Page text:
• Specify a preferred domain
  • Unique URLs
  • Manage URL structure and taxonomies
  • Ability to manage redirects
  • Generate an XML sitemap
  • Manage robots.txt file
  • Fast page load time
  • Manage structured data
  • Canonical URLs
  • Mobile friendly
On-page optimization requirements:
  • Manage page titles
  • Manage page descriptions
  • Manage <h> tags
  • Manage <alt> tags

Most CMSs meet the majority of these requirements out of the box. Any missing functionality can often be added with the existing plugins. I am persuaded that there is no CMS that is especially more SEO-friendly than another. CMSs differ in the amount of work one needs to invest to meet SEO requirements. If you search Google for the "best CMS for SEO", you will notice that WordPress is on top of almost all charts. Probably, SEOs favor it because this famous WordPress’ motto is actually true:

"With our famous 5-minute installation, setting up WordPress for the first time is simple."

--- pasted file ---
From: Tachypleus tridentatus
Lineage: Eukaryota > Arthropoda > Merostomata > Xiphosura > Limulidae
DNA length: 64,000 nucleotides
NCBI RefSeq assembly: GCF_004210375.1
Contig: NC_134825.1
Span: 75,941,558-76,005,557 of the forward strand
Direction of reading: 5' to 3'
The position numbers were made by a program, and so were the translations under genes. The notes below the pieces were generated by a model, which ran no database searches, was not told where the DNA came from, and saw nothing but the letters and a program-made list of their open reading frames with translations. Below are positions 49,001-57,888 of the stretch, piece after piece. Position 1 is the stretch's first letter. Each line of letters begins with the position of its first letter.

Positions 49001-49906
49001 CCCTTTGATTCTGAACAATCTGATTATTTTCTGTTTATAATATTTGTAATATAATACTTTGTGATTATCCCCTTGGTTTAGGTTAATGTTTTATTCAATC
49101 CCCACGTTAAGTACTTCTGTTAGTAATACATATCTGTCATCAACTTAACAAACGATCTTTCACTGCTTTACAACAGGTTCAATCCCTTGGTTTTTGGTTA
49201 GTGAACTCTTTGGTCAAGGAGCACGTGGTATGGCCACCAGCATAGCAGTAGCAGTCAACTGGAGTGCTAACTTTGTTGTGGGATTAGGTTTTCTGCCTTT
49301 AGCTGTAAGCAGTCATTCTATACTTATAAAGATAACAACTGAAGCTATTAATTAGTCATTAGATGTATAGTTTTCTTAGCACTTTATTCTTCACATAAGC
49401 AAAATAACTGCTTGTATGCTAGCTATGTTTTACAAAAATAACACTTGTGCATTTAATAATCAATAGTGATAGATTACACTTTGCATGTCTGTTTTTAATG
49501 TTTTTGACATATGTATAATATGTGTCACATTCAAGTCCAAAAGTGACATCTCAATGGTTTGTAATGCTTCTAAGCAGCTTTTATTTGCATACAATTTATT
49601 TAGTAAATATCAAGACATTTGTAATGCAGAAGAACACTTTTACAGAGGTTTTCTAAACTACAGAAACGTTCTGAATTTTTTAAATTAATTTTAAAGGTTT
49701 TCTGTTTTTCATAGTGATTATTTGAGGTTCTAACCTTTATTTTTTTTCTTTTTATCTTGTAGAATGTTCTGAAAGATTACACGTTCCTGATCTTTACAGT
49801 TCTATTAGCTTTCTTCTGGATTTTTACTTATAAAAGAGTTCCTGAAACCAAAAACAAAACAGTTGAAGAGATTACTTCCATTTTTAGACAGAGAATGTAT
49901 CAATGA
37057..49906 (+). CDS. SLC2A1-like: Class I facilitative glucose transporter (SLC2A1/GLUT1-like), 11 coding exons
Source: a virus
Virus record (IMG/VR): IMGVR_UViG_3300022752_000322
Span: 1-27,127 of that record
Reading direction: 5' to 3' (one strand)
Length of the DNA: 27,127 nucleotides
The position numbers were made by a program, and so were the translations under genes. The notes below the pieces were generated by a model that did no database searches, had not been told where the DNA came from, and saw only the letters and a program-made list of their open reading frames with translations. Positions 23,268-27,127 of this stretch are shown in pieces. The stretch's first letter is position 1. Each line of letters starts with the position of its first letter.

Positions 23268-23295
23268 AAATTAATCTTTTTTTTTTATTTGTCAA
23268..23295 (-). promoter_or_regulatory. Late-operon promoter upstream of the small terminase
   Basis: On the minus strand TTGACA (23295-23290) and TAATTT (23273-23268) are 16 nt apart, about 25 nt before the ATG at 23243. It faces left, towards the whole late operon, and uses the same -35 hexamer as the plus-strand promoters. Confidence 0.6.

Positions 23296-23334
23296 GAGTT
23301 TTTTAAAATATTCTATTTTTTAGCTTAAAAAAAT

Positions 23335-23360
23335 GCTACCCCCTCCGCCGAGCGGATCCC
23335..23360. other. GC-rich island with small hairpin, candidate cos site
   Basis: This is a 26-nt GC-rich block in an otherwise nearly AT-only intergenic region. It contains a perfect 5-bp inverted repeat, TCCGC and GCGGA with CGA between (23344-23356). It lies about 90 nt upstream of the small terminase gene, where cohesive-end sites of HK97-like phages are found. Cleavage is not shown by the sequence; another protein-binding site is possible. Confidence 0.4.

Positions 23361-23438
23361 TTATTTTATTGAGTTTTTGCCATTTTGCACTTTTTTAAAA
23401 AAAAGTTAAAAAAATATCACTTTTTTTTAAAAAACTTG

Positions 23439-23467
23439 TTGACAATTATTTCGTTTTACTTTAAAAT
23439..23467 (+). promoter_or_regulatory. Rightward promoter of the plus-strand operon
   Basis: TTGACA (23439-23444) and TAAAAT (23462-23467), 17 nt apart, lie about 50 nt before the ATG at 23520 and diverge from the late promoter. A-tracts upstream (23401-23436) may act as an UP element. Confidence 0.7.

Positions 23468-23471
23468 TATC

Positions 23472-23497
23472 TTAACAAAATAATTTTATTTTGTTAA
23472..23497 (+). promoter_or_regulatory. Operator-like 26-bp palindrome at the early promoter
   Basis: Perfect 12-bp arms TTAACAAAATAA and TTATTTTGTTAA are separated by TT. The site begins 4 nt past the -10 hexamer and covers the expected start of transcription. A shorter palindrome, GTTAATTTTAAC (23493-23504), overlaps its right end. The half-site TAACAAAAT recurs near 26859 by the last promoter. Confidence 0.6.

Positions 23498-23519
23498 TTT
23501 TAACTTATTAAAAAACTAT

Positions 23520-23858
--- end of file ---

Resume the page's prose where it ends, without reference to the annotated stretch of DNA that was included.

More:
More to that, it is easy to install new plugins and manage all the SEO-related settings using a graphical user interface. Is WordPress more friendly to search engine marketers than other CMSs? Absolutely! Is it more friendly to search engines than say Drupal? Probably, not.

Conclusion

Choosing the right CMS for your project is time-consuming but it is worth the effort. Three main factors come into play and should influence your choice: the purpose of your website (read feature requirements), your budget, and available technical skills. Picking out a CMS that is just considered to be SEO-friendly might be less than optimal.

As always, your comments, suggestions, and critique are more than welcome.


By:Yauhen Khutarniuk

One-Day Offer
70%
off
GET IT NOW